The price? At Oshkosh, they were saying around $270k. I asked about insurance, and it sounds like there will be separate insurance policies for road/air use, and it seems that the road policy more expensive than a car insurance (they said 3% of hull value), because of the added utility (more miles driven/flown). I'm not sure if I follow that reasoning.

For comparison, you can buy a used Bonanza for much much less, and you'll get a lot more airplane for your money. You will also get a new Cirrus SR20 around that price point (but that's a plane, and as such not as practical). In the long run, as prices come down, I get see how this is going to be practical for a lot of people that need to travel for work (or can afford to go places for fun).

Comment: Where cats go (Score 1) 110

by davids-world.com (#47648527) Attached to: Connected Collar Lets Your Cat Do the War-Driving
I'd be much more interested in what my cat does all day out there. Where does she go? Are there any GPS collars out there? Thought about using a Spot, but their recording intervals are too long (because they signal straight to a satellite). It's too big as well. There are some studies on this. Most (pet) cats don't seem to wander off too far from their reliable source of food. An eagle might be a better vehicle for a war-flying device!

Comment: Netgear R6300 (Score 1) 427

by davids-world.com (#47633681) Attached to: Ask Slashdot: Life Beyond the WRT54G Series?
I've been running the R6300 for a year, initially with OpenWRT, and now I'm back to stock firmware. It works, but I wouldn't say it's living up to expectations given its high price. It could not use a Mac OS Extended formatted harddrive for NAS and share via AFP. OpenWRT installation was a mess, and I had to unbrick it by hooking up a USB/serial interface to its internal ports. OpenWRT support is limited to the builds created by some individuals, and I was unable to upgrade it to the latest version. The stock firmware works, but doesn't give me features like VPN. So far I'm just living out my sunk-cost bias, because it works OK as a router. Do I get more out of it than you do with your old Linksys? No, indeed not. (and I keep that sort of Linksys around for emergencies.)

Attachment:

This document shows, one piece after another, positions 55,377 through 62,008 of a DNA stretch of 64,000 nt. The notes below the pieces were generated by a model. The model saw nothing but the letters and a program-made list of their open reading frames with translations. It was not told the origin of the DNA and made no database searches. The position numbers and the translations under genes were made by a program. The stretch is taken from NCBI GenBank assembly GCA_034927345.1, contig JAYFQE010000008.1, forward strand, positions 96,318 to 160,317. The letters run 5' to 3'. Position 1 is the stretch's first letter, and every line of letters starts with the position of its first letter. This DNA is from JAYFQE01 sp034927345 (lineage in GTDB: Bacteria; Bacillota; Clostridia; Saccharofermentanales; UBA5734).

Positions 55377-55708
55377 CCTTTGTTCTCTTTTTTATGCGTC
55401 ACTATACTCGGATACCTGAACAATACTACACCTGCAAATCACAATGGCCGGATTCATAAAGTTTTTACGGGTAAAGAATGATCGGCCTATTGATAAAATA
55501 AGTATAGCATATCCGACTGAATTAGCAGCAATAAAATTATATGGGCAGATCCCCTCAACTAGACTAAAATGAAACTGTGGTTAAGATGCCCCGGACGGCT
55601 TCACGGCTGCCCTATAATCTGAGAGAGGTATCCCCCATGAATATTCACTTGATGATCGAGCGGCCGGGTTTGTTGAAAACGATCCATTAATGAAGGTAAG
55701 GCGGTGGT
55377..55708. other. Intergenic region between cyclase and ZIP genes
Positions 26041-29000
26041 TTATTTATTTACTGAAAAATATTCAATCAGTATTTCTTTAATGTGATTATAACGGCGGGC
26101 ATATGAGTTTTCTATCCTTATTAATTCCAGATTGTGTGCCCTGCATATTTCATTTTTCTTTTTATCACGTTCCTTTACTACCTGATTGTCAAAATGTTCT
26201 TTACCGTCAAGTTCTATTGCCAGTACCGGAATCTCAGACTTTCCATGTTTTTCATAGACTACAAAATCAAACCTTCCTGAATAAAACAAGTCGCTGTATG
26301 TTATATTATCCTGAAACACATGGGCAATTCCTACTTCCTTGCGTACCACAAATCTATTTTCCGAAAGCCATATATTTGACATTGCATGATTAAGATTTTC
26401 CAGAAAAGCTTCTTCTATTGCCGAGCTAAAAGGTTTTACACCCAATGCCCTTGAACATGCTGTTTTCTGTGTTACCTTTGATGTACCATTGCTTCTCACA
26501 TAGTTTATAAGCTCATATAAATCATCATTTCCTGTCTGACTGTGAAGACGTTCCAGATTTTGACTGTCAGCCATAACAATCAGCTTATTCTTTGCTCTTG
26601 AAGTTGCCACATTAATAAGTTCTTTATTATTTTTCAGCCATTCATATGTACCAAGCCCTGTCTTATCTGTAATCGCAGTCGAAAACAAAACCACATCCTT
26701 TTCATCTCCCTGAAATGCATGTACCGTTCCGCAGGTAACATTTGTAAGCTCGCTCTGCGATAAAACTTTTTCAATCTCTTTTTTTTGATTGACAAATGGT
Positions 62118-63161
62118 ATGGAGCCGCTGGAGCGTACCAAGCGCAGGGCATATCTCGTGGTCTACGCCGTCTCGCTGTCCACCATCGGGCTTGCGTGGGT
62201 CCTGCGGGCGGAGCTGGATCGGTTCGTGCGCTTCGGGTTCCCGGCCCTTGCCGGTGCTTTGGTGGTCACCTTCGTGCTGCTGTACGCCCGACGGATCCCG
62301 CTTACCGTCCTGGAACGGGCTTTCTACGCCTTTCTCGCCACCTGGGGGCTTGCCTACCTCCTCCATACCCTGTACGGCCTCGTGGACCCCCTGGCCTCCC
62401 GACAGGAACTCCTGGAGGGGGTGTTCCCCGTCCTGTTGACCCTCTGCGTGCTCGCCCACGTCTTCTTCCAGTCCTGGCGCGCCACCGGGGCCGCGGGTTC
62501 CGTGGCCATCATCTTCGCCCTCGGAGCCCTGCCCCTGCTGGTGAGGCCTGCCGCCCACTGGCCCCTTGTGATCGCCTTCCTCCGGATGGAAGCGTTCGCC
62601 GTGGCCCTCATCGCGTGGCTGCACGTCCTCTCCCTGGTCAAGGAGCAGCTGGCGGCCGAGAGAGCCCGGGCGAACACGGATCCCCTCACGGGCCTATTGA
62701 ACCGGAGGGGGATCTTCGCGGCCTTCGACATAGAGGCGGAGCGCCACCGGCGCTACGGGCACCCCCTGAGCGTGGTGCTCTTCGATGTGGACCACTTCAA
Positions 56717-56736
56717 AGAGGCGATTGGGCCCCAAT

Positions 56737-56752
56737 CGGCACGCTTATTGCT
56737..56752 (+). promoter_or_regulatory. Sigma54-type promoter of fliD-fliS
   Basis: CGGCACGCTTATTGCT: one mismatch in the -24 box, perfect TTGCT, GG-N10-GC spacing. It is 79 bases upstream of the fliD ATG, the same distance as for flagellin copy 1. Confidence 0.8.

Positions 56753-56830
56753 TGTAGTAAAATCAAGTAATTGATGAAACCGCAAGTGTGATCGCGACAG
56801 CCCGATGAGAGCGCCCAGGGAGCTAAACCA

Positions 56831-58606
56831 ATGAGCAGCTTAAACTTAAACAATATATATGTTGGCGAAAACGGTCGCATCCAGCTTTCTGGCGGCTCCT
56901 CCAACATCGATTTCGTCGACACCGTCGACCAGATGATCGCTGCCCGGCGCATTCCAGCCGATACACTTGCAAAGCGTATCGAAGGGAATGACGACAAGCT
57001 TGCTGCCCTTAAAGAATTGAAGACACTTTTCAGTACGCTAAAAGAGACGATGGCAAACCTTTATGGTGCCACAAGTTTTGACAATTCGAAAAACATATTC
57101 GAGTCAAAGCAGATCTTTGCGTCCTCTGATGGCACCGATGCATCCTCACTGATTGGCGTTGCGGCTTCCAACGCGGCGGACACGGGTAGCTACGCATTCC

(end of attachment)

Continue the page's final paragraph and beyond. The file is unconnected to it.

Comment: Re:Maybe the FAA should inform the stewardesses (Score 1) 128

What airline is that? There are Standard Operating Procedures. They make their own rule.

As far as I know, the FAR's basically say that it is up to the operator (the airline) to decide which devices are OK to use [1491.21, and, for typical airline operations: 121.306].

Comment: Re:zotero (Score 1) 91

by davids-world.com (#47373243) Attached to: WebODF: JavaScript Open Document Format Editor Deemed Stable
Generally, something like Dropbox and LaTeX work fine - unless you have two people editing the same file at the same time. Then, any VCS or something like Dropbox fail miserably. I have tried https://www.writelatex.com/, but of course I'd like to keep using my local Aquamacs instead of a web-based solution. Maybe I'll write a synchronization tool for Emacs. The issue is then that we need to integrate people who don't use Emacs...

Comment: Wow! (Score 2) 91

by davids-world.com (#47368443) Attached to: WebODF: JavaScript Open Document Format Editor Deemed Stable
This is fast and responsive. Does it avoid long-standing Word problems, such as figures that jump away from captions, paragraphs that adopt the adjacent style just because you're moving them around, and the like? For professional writing, I'll stick to LaTeX for now. For collaborative writing, something like this could be nice (and improve on half-baked solutions like the editor in OneDrive (very slow) or Google Doc (not word-compatible). So, I think this would have to be able to export / import Word docs seamlessly, due to business pressure everywhere...

Programmers do it bit by bit.